**Figure 8.5: Algorithmic steps of our algorithm.**

scattering coefficents. Note that the case of homogeneous media is typically more
efficient in terms of implementation since the evaluation of τ(x*i*,**v)** does require
the sampling of a line integral in the case of inhomogeneous media.

To summarize, our simplifying assumptions are

• The image formation is dominated by the effect of single scattering, and

• The distance between light source and volume caustic points is large com-pared to the size of the light source.

In the following section we describe how this simplified model can be efficiently implemented on the GPU.

**8.4** **Implementation**

In this section we discuss the implementation of our simplified image formation
model. During the discussion we refer to Fig.8.5 which shows an outline of our
**algorithm. We will refer to illuminating rays, such as p**1**,p**2 in Fig.8.3, as light
*rays whereas rays from the camera are called viewing rays. Our algorithm *
pro-ceeds in two main stages. The first stage is the computation of three-dimensional
light ray segments. The second stage then draws all those segments to the screen
buffer and blends the radiance contributions according to Eq. 8.3 while
emulat-ing a proper ray marchemulat-ing implementation via filtered re-distribution of radiance
values to neighboring regular step points, Fig.8.4.

**8.4.1** **Generating Line Primitives**

In this stage we compute segments of light rays after their interaction with a spec-ular object and before hitting a diffuse surface. These line segments, if passing

through a participating medium, will generate an indirect light path between light and viewing rays by means of a scattering interaction.

In practice, we simulate one- or two-bounce reflection or refraction,
respec-tively. For this purpose we generate a depth map of the scene excluding specular
objects as seen by the light source (step 1, bottom). Additionally, we generate
front- and back-facing depth and normal maps of the specular objects (step 1,
up-per rows). The specular object depth and normal buffers are then used to compute
the light rays that are reflected or refracted from the object [Hu07]. This step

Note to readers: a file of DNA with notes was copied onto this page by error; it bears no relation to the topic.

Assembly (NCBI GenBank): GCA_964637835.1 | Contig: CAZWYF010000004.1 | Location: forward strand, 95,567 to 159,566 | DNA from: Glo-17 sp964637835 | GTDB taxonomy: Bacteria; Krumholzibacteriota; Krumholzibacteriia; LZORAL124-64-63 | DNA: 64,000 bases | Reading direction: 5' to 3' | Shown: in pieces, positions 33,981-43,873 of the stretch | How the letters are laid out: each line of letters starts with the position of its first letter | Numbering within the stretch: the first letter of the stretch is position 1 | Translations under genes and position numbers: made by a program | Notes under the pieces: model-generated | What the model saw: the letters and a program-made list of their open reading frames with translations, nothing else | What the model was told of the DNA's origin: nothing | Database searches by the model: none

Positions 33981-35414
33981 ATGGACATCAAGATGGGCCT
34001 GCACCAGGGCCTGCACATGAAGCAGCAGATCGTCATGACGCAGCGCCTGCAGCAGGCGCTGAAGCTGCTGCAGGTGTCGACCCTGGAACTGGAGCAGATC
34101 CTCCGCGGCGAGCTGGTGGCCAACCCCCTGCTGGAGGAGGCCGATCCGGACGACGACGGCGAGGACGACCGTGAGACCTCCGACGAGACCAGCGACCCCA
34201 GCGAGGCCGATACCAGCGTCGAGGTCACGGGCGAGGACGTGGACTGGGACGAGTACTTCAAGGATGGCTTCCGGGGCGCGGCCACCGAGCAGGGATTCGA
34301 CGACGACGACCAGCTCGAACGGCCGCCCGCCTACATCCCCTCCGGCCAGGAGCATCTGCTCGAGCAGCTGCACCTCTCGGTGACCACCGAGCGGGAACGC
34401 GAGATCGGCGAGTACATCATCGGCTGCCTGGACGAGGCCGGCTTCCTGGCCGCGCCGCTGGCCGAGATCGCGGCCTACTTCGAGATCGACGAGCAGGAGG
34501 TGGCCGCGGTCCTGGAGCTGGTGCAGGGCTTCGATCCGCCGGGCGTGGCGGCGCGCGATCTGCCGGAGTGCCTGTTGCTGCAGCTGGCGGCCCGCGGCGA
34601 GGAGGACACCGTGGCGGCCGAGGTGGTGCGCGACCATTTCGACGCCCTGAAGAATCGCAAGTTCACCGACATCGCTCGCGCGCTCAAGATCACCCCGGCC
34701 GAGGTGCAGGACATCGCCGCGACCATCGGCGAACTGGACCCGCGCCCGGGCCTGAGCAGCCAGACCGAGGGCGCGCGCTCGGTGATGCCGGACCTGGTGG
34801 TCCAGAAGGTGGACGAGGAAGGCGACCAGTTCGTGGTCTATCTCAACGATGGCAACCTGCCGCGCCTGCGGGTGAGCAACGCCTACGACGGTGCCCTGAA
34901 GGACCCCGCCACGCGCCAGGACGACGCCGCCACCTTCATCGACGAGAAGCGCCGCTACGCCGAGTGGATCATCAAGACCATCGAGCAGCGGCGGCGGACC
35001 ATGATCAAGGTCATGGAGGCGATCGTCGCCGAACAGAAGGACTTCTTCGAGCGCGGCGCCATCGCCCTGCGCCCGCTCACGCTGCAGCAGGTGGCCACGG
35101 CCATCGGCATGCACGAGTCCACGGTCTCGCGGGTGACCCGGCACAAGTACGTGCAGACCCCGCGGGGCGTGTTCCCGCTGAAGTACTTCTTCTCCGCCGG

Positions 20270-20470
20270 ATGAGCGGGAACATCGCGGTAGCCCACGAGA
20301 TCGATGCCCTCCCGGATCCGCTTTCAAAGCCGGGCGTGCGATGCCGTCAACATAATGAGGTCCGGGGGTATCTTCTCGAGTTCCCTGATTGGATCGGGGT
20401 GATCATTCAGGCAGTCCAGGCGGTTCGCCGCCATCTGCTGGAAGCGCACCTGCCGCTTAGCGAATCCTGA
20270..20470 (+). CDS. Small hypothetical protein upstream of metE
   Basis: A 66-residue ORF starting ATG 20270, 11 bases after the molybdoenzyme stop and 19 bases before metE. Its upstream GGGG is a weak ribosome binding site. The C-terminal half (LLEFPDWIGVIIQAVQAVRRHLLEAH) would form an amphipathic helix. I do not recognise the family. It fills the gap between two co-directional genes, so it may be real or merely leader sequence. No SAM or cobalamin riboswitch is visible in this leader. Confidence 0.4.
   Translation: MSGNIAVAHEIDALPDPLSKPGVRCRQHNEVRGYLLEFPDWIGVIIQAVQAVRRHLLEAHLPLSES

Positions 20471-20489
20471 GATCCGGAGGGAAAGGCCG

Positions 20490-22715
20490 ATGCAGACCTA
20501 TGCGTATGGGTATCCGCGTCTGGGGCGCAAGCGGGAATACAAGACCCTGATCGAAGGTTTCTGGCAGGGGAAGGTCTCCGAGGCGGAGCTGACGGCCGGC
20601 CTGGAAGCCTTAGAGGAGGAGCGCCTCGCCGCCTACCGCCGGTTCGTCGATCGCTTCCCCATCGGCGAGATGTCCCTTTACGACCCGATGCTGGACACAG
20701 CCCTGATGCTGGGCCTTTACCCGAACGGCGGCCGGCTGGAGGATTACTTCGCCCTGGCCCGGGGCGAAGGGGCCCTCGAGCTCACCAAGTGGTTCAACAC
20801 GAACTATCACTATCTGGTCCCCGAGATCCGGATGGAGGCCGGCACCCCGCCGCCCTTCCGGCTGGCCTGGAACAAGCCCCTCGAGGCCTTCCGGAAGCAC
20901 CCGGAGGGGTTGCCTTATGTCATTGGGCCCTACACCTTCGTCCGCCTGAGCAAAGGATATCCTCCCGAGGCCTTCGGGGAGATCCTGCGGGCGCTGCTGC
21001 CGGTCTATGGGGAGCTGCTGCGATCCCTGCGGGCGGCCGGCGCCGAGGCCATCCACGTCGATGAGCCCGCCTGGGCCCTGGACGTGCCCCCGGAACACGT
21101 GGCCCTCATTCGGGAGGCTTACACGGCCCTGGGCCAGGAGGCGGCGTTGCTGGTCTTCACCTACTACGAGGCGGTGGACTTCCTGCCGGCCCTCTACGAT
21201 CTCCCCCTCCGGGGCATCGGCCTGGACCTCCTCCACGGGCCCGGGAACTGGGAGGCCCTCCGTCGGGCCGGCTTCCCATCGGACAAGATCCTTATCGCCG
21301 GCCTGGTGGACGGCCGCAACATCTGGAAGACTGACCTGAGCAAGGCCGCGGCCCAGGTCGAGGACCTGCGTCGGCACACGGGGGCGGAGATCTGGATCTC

**re-sults in a position p**_{1}on the back-face of the object as well as a light ray direction
after specular interaction. An additional intersection of these rays with the scene
**depth map results in p**2. If no intersection is found, we intersect the ray with a
large bounding sphere surrounding the scene. In this way, missing geometry in
the depth map does not invalidate the computed light rays.

**This procedure results in the two points p**1 **and p**2, Fig. 8.3, and thus
deter-mines the light ray segment in camera space. Fig. 8.5, step 2, visualizes this
*volume caustic buffer. The image below the buffers shows a 3D rendering of the*
**end-point positions as seen from the camera. In our implementation we store p**1

**and p**_{2}into the same texel position of two different textures. In a subsequent pass
**we render point primitives to achieve a read back of p**_{1} **and p**_{2}from the textures
into the geometry shader stage. This way, a line primitive can be constructed.
Ini-tially, the coordinate values of the end points are in light space; we transform them
into camera space in this stage. After the geometry shader, the newly created line
primitive will be automatically rasterized before entering the pixel shader stage.

**8.4.2** **Light Ray Blending**

In step 3, we modulate all light rays with a light source texture. Note that a rendering of all lines with a radiance value picked directly from the texture would result in over-exposed images as shown in the image at the bottom of step 3.